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Two illegal fishermen from the Dominican Republic were jailed for six months each on Tuesday (July 8) after they were caught poaching in TCI waters.
Captain Francisco Hernandez, 48, and engineer Jose Ulba Medina, 34, of the 50ft boat 'Robin Hood' both pled guilty to eight offences in Grand Turk Magistrates Court.
Meanwhile charges were dismissed against nine other men from the Dominican Republic who were also arrested last week.
The 11 men were captured by marine police just outside Grand Turk last Friday (July 4) after they spotted the boat and fishermen on board.
Ida Gardiner, senior conservation officer for the Department of the Environment and Maritime Affairs (DEMA), told media that additional vessels had been sighted.
"When we arrived in the area we met up with patrol vessels from Grand Turk and we intercepted the vessels inside the Turks and Caicos Islands waters," he said.
"Eleven persons were on board. They had at least seven dingy small boats that they were out fishing in but they got away."
He explained that once officers had boarded Robin Hood they found a large illegal catch inside including parrot fish, crawfish and conch.
They also found spear guns and scuba equipment - which are illegal to use while fishing in the TCI.
"We informed them that it was an offence, we informed them that the vessel would have to be seized, we cautioned them and we proceeded to Grand Turk which was the closest port of entry," Gardiner said.
Hernandez and Medina were slapped with eight charges including use of scuba equipment or any artificial breathing devices other than a snorkel when taking marine products, possession of a spear gun within the fishing limit of the Turks and Caicos Islands, and possession of marine products bearing a mark or wound consistent with the same having been taken by the use of spear gun.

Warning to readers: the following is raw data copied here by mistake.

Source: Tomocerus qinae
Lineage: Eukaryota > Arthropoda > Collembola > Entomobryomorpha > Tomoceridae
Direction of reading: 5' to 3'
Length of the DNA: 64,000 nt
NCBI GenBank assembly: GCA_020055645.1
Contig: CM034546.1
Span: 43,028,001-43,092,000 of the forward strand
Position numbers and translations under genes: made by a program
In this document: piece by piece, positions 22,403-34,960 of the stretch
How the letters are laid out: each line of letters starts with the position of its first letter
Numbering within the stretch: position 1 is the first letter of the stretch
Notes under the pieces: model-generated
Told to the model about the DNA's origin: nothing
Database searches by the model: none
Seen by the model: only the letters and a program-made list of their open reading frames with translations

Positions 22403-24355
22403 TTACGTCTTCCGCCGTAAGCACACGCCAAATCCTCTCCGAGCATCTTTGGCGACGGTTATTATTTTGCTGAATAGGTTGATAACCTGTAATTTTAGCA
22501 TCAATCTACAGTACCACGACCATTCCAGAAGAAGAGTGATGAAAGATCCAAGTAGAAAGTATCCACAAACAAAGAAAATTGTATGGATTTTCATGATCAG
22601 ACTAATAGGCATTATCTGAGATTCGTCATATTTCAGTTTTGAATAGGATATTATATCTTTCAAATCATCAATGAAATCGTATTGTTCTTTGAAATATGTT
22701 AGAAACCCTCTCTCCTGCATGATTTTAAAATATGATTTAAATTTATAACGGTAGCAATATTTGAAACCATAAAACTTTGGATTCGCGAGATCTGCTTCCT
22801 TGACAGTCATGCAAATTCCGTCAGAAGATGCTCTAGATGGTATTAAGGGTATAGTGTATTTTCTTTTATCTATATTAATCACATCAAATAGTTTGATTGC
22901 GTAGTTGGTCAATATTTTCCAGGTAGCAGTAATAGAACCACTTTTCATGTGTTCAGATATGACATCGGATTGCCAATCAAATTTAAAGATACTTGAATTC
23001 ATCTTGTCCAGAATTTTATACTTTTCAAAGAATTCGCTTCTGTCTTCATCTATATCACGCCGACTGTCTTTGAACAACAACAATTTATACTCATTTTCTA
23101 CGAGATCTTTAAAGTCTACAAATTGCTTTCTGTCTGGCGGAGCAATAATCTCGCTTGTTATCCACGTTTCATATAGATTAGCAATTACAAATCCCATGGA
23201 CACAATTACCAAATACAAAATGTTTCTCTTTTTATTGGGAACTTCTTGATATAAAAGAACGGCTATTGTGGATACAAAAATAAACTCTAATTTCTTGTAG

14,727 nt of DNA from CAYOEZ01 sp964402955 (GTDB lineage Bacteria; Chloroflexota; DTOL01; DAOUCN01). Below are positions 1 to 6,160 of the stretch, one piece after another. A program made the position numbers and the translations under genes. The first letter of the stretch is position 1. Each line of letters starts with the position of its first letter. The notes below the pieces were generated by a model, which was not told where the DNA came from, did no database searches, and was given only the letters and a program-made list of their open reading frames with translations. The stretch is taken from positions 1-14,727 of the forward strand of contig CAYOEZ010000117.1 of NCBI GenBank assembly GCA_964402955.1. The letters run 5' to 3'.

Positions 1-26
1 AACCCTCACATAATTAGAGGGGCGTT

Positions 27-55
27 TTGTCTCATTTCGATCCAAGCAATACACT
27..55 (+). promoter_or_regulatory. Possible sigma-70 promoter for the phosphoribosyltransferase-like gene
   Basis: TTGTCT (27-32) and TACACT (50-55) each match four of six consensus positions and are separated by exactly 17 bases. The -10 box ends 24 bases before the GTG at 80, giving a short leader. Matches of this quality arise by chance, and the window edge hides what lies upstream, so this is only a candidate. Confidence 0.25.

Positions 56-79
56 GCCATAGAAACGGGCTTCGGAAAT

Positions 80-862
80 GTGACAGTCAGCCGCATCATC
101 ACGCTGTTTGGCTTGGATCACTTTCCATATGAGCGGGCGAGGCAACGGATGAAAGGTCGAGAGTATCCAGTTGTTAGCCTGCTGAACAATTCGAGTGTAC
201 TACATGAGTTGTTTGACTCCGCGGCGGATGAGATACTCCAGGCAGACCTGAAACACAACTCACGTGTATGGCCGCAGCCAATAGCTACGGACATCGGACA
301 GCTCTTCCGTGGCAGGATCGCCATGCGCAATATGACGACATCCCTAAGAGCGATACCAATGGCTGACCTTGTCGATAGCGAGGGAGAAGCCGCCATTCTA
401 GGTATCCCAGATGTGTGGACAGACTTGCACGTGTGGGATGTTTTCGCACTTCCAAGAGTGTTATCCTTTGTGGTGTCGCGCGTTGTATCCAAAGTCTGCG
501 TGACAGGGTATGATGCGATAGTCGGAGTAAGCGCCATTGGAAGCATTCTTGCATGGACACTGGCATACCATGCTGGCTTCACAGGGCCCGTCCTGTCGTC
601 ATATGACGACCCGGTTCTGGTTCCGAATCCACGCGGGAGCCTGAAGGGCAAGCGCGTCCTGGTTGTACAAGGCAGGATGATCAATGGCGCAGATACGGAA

They were also charged with possession of marine product namely parrot fish, possession of marine product namely crawfish during closed season, use of unlicensed vessel for commercial fishing, possession of processed marine product namely crawfish tails, possession of marine product including fish, conch and crawfish tails without possession of a licence.
Following their guilty plea the men were remanded in custody to begin their six month sentence in Her Majesty's Prison in Grand Turk.
Gardiner stressed the need for better equipment for the DEMA to allow officers to continue to control illegal fishing.
"We need larger vessels so that we can patrol our banks more often. The vessel that we have - the poacher vessels are sometimes bigger than our vessel.
"If we get a larger vessel then we can patrol our banks...it will probably help to cut down on poaching. Also we need manpower."